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    Though it can occur at any age, children are most susceptible to croup before they are six years old. Because it is usually caused by a virus, coming into contact with other children who are infected puts your child at risk. Frequent hand-washing can help reduce this risk. Premature birth may increase the risk of croup, due to the child's smaller airway. Children who have not been vaccinated against diphtheria, Haemophilus influenzae (Hib), and measles are at increased risk of croup as well.

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    Because most cases of croup are caused by the same kind of contagious virus that causes the common cold, one of the best ways to prevent croup is to make sure that children wash their hands frequently. Parents should also try to avoid contact with others who have respiratory infections or croup. Having children vaccinated against diphtheria, Haemophilus influenzae (Hib), and measles can also help prevent croup, as these illnesses can lead to severe cases of croup.

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    In most cases, croup is caused by a parainfluenza virus. This kind of virus is contagious and can be transferred from person to person through the air or by handling objects that have come in contact with the virus. Less commonly, croup can be caused by other illnesses that impact the respiratory system, such as the flu, measles, bacterial infections, or respiratory syncytial virus (RSV), as well as allergies.

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    You have two tonsils in the back of your throat, one on the left side and one on the right side. They help your body fight infection by trapping bacteria and other germs before they can travel into the rest of your body. But your tonsils can sometimes become infected themselves. This is called tonsillitis, and it causes the tonsils and throat to become sore, swollen and red. Treatment for a bacterial infection usually involves taking antibiotics. Some people need surgery to remove their tonsils (a tonsillectomy). If you have a sore throat, a white coating on your throat, fever, swollen glands or bad breath that won't go away, call your doctor for a correct diagnosis and treatment. If you've already been treated for tonsillitis or an infection (such as strep throat) and your symptoms don't get better or come back, you should also call your doctor.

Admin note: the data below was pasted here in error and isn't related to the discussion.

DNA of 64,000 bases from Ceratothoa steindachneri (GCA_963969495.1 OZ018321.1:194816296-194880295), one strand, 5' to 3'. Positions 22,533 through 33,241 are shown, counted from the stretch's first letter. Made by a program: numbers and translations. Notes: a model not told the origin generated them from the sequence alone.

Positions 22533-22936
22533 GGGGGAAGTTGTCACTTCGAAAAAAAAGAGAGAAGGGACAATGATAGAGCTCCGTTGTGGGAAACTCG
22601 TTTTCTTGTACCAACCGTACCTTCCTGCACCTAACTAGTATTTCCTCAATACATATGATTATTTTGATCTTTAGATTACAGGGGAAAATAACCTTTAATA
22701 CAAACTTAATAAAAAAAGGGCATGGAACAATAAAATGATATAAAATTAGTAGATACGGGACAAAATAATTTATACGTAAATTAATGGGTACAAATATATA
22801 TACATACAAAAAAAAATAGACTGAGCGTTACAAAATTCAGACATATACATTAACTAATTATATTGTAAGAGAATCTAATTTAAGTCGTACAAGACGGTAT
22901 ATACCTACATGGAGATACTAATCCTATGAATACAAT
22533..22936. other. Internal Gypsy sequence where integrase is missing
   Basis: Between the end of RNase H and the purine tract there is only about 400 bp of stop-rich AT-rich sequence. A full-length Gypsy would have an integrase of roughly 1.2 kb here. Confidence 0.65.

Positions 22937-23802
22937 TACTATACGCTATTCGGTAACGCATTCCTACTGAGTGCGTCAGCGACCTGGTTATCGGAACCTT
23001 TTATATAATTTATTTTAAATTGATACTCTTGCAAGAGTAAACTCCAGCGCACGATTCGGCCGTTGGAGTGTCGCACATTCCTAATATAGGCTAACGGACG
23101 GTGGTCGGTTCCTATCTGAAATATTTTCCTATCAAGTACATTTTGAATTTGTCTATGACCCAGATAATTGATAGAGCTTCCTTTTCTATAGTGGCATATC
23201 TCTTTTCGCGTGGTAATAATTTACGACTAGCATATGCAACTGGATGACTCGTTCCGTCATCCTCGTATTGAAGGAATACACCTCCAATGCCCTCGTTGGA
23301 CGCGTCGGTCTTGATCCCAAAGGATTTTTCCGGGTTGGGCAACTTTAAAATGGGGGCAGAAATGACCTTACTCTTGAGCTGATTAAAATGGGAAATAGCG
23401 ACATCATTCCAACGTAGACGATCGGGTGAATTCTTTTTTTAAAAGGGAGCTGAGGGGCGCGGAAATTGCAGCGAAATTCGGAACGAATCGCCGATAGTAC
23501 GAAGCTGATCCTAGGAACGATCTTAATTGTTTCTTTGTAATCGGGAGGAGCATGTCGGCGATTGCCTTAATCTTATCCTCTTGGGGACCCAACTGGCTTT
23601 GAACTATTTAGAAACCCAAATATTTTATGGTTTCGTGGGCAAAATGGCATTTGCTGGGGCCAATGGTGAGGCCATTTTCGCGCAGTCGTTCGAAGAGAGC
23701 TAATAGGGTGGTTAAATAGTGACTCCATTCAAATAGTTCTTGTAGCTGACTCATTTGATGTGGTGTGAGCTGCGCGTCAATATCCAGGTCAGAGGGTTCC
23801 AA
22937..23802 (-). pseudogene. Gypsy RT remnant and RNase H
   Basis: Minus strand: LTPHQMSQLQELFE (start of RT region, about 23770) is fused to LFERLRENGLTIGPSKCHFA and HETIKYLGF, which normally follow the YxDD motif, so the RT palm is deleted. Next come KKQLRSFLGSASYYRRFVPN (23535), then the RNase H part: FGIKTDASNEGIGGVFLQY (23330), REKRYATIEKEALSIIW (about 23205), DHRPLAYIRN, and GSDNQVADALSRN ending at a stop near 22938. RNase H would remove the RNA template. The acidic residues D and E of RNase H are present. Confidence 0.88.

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    Tonsillitis is inflammation, from infection, of the tonsils (the infection-fighting lymph tissue located on either side of the back of the mouth). Although it can occur at any age, tonsillitis is most common in children between the ages of five and 15. It is characterized by a severe sore throat.